Raphael's Cardinal Virtues Wall

Studying Virtue in Painting and Poetry

Each year, millions flock to Vatican City to view the art that defined the Italian Renaissance—including the Raphael Rooms in the Vatican Museums. While marveling at the artistry of these works, we may ask what we can learn from these frescoes, particularly about teaching students the virtue of prudence. Like Raphael’s frescoes, poetry also offers visual and mental representations of these concepts. What role does poetry play in educating students about the virtues? Dr. Ellen Condict, literature teacher at Hillsdale Academy and a lecturer in English at Hillsdale College, offered insight on these questions in her lecture: “Classical Education in Plaster and Poetry.”

Virtue in Paintings

The Raphael Frescoes, located in the Room of the Segnatura in the Vatican, were painted between 1508-1511. While most consider this period to be the Renaissance, the artwork actually represents themes typical of the Middle Ages, according to Condict. She said, “The iconography serves as an intellectual synthesis, bringing together the four branches of human knowledge—philosophy, theology, poetry, and law—as well as the three greatest categories of the human spirit—the good, the true, and the beautiful.” The four walls include “The School of Athens,” representing philosophy and rational truth; “Disputation of the Holy Sacrament,” representing theology and supernatural truth; “Parnassus,” representing poetry and the beautiful; and “The Cardinal and Theological Virtues and the Law,” representing justice and the good.

Raphael’s “Cardinal Virtues” wall features the four cardinal virtues—Prudence, Justice, Fortitude, and Temperance—represented as women attended by the theological virtues, which are depicted as cherubs. Prudence is featured most prominently in the image. “Today, we think of prudence as being cautious, sensible, and reluctant to take risks,” Condict said. “However, in the Middle Ages, prudence held a higher place. Prudence meant wisdom.” The multi-faced Prudence looks at herself in a mirror, with her different faces contemplating past, present, and future before acting. “Prudence looks in the mirror to recognize the truth about herself,” Condict said. “It’s impossible to govern yourself and your actions properly without knowing your own good and bad qualities. Wisdom illuminates us so we can recognize what justice is and achieve it.”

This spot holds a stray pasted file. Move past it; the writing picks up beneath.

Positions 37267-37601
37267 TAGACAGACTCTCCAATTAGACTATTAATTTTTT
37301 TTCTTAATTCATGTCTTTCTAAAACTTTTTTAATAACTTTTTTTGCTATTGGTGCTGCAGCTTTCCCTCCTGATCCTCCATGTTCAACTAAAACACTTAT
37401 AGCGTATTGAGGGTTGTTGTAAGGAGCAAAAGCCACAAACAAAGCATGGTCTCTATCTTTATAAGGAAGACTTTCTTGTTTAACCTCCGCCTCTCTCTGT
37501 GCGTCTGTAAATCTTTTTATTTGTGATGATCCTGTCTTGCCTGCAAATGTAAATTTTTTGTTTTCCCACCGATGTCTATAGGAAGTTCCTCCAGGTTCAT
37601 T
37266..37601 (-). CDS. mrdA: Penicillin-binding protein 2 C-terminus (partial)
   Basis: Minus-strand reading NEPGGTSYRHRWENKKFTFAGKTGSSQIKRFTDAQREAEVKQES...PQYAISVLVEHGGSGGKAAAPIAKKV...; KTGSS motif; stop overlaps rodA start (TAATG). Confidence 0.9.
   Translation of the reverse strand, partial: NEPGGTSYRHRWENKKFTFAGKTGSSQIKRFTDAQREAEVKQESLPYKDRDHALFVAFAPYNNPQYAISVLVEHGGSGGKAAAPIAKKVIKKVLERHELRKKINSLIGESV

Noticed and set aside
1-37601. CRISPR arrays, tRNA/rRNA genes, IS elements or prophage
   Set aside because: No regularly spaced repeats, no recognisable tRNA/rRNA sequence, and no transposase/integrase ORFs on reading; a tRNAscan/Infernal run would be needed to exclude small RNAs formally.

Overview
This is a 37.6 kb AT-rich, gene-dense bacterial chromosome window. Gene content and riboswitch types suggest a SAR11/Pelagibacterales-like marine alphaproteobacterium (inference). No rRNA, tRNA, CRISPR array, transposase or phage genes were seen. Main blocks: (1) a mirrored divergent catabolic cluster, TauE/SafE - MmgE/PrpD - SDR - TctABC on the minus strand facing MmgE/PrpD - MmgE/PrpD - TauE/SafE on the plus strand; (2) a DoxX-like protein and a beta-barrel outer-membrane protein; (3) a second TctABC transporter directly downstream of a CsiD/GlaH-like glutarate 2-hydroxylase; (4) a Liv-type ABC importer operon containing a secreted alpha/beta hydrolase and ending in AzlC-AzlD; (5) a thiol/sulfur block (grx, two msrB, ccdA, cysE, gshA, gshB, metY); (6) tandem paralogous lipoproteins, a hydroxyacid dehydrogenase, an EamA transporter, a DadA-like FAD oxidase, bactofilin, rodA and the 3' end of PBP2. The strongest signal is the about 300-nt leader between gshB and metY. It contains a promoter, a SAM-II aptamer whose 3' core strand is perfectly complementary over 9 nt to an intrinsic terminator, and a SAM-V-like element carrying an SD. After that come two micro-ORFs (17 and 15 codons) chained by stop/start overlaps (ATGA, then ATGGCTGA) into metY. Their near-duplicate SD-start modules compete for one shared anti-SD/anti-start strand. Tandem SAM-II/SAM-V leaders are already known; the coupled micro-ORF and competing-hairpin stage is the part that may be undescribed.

Virtue in Poetry

Poetry, like Raphael’s paintings, also synthesizes many important ideas in a concise and artful way. Condict mentioned the poetry of Gerard Manley Hopkins in particular. “You can return to these poems over and over to find reminders of larger truths in small, beautiful, memorable passages,” she said. The Hopkins poem “As Kingfishers Catch Fire, Dragonflies Draw Flame” offers themes of justice and prudence:

As kingfishers catch fire, dragonflies dráw fláme;
As tumbled over rim in roundy wells
Stones ring; like each tucked string tells, each hung bell’s
Bow swung finds tongue to fling out broad its name;
Each mortal thing does one thing and the same:
Deals out that being indoors each one dwells;
Selves—goes itself; myself it speaks and spells,
Crying Whát I do is me: for that I came.

Í say móre: the just man justices;
Kéeps gráce: thát keeps all his goings graces;
Acts in God’s eye what in God’s eye he is—
Chríst—for Christ plays in ten thousand places,
Lovely in limbs, and lovely in eyes not his
To the Father through the features of men’s faces.

“In the first stanza, which is a description of the natural world, each thing finds a way to express its identity,” Condict said. “Each thing is being acted on outside itself.” The second stanza moves from nature to man and what Hopkins portrays as man’s higher purpose. “Once man sees the world around him, wisdom can act and man can achieve justice,” Condict said.

“The Little Chest of the Memory”
Examples such as these from Hopkins and Raphael show us that through art, students can uncover deep truths about virtue in a visual, memorable way. Condict shared a quote from Hugh of St. Victor that sums up the importance of teaching in a way that engages the imagination:

“We ought, therefore, in all that we learn, to gather brief and dependable abstracts to be stored in the little chest of the memory, so that later on, when need arises, we can derive everything else from them.”


Written by Monica VanDerWeide, ’95